age matched with only one other image, such as
the case of simple time sequential matching.
Page 3
Let?β be defined as the 6N × 1 vector containing
?β =
linear system of equations can be written in the
form
all the stacked elements of HRef,i for all images,
?
equations of the point residues for all points, a
h(1)
1...h(1)
6h(2)
1...h(N)
6
?T
. By combining the
R =? X ·?β
where R is a vector of stacked point residues and
? X is a sparse matrix obtained from the coordi
matched points,? X is sized 2P × 6N and has a
The sough solution will be obtained by minimiz
ing the norm of the residues vector. However, in
order to find a unique solution we must establish
the common reference frame where the point co
ordinate differences are measured. A simple way
to do this, is to select one of the image frames
as the common mosaic reference frame. Without
loss of generality, we will select the first image
frame as the reference frame, which is expressed
−→
1000
(2.1)
nates of the point matches.For a total of P
maximum of 6P nonzero elements.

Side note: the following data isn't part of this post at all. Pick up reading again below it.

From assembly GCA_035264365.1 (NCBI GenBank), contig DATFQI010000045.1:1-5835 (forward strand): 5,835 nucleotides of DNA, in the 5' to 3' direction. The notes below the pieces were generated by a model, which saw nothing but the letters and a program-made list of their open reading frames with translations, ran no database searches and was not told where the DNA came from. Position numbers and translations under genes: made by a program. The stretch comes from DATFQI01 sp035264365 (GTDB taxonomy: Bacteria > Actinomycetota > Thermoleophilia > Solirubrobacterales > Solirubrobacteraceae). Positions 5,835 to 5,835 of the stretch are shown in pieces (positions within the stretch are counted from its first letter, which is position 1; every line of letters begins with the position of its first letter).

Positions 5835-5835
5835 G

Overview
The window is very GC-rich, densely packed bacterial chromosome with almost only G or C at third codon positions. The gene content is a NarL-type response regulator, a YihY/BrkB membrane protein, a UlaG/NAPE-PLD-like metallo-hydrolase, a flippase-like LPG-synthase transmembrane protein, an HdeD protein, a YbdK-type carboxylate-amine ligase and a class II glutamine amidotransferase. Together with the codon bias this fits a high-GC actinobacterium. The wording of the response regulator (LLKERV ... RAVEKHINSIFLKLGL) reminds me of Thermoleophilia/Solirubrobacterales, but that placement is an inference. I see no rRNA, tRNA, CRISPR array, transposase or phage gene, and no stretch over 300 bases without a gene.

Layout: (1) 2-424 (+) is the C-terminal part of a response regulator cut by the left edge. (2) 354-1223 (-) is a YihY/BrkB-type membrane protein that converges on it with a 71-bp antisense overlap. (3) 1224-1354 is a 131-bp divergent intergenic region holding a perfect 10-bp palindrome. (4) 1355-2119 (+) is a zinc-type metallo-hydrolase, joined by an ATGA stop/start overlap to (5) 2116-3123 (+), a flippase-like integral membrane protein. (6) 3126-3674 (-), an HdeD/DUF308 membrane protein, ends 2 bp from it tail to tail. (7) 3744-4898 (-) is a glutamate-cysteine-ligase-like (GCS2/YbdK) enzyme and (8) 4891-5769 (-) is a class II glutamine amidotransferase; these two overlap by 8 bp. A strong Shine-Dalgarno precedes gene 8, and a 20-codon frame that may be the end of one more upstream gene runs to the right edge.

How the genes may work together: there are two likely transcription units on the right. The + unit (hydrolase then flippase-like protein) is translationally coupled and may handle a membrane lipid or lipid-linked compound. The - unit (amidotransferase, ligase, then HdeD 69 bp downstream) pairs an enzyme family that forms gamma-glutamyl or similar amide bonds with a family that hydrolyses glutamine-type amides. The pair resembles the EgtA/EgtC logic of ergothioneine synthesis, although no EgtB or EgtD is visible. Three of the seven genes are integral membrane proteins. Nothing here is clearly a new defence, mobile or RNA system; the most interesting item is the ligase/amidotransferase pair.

as
h(1)=?
An unconstrained system of linear equations can
10
?T.
formed from eq. 2.1 by excluding
Let β be defined as β =
Equation 2.1 can be expressed as
−→
h(1)from?β.
?
h(2)
1...h(2)
6h(3)
1...h(N)
6
?T
.
R = [ ?
X1
X ] ·
?−→
h(1)
β
?
= X · β − Y
where?
Using the L2norm, the global mosaicing problem
can be stated as the classic unconstrained least
squares problem of finding the estimate?β such
ever the computation of XTX should be avoided
as it can lead to a large condition number and
thus limit the accuracy of the solution. In this
paper we have used a method based on the QR
decomposition of X (Press et al., 1988).
X1and X are matrices of sizes a 2P ×6 and
2P × 6(N − 1) respectively, and Y = −?
X1·−→
h(1).
that?β = argminβ?X · β − Y ?2, for which the
closed form solution is?β =?XTX?−1· Y . How
The simplicity of the least squares formulation
and the sparse structure of the matrix X allow
for a fast solution to the global mosaicing prob
lem. This motivates a recursive least squares for
mulation, suited for real–time applications, that
will be presented in the following section.
2.2. Recursive Least Squares
We will now assume that we have a image stream
and that we are able to match each new incoming
image with (a least) the previous incoming image.
The recursive formulation is based on two distinct
estimate updates, namely an observation update
and an order update. The observation update cor
responds to the inclusion of new data arising from
a match between a pair of previously acquired im